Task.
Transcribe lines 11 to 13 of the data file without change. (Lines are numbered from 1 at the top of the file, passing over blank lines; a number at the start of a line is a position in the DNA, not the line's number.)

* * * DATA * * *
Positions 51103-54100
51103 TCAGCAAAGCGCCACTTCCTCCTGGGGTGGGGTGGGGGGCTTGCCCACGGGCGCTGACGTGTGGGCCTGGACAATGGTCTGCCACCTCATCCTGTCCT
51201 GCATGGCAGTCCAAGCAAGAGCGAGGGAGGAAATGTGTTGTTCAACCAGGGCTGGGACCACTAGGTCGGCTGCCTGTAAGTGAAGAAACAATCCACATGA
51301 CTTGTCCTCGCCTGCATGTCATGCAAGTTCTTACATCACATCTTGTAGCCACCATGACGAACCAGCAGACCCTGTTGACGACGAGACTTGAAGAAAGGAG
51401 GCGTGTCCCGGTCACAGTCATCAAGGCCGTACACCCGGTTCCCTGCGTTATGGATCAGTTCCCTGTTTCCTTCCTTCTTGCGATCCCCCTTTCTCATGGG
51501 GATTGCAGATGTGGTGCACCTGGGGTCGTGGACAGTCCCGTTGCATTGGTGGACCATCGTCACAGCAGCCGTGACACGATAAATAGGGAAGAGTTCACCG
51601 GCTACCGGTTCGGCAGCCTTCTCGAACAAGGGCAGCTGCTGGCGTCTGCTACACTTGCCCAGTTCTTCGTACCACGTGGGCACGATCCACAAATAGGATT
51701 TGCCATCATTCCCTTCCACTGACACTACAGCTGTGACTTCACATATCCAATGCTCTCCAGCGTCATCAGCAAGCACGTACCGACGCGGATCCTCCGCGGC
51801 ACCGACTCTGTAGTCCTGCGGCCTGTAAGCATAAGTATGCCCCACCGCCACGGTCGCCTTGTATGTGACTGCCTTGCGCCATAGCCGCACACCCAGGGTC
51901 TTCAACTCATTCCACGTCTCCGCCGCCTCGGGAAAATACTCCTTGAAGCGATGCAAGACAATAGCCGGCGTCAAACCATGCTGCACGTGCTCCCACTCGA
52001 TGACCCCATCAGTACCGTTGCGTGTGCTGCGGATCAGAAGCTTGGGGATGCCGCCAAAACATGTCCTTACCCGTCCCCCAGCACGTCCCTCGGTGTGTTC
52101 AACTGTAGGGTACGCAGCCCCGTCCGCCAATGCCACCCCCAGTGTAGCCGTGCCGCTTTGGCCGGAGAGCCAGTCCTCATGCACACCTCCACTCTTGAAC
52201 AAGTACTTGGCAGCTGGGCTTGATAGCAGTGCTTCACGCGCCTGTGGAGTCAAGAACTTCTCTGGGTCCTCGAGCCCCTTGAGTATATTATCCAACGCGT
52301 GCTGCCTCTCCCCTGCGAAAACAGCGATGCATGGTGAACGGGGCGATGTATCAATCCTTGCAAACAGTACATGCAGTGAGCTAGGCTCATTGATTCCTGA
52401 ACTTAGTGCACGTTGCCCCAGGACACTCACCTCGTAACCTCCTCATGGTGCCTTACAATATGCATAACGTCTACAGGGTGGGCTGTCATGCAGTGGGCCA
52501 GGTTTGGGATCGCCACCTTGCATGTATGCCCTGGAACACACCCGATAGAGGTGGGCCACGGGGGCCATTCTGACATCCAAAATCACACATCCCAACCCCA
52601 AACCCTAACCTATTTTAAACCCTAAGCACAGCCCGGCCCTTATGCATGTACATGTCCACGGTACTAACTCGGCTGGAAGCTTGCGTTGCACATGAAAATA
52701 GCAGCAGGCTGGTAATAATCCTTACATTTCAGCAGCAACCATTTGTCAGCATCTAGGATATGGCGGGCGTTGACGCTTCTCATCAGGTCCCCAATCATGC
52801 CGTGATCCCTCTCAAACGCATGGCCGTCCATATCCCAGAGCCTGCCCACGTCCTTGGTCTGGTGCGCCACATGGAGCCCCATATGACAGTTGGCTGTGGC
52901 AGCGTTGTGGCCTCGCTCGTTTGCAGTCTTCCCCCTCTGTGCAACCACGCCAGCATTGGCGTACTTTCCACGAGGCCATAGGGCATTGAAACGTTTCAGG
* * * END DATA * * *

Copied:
52001 TGACCCCATCAGTACCGTTGCGTGTGCTGCGGATCAGAAGCTTGGGGATGCCGCCAAAACATGTCCTTACCCGTCCCCCAGCACGTCCCTCGGTGTGTTC
52101 AACTGTAGGGTACGCAGCCCCGTCCGCCAATGCCACCCCCAGTGTAGCCGTGCCGCTTTGGCCGGAGAGCCAGTCCTCATGCACACCTCCACTCTTGAAC
52201 AAGTACTTGGCAGCTGGGCTTGATAGCAGTGCTTCACGCGCCTGTGGAGTCAAGAACTTCTCTGGGTCCTCGAGCCCCTTGAGTATATTATCCAACGCGT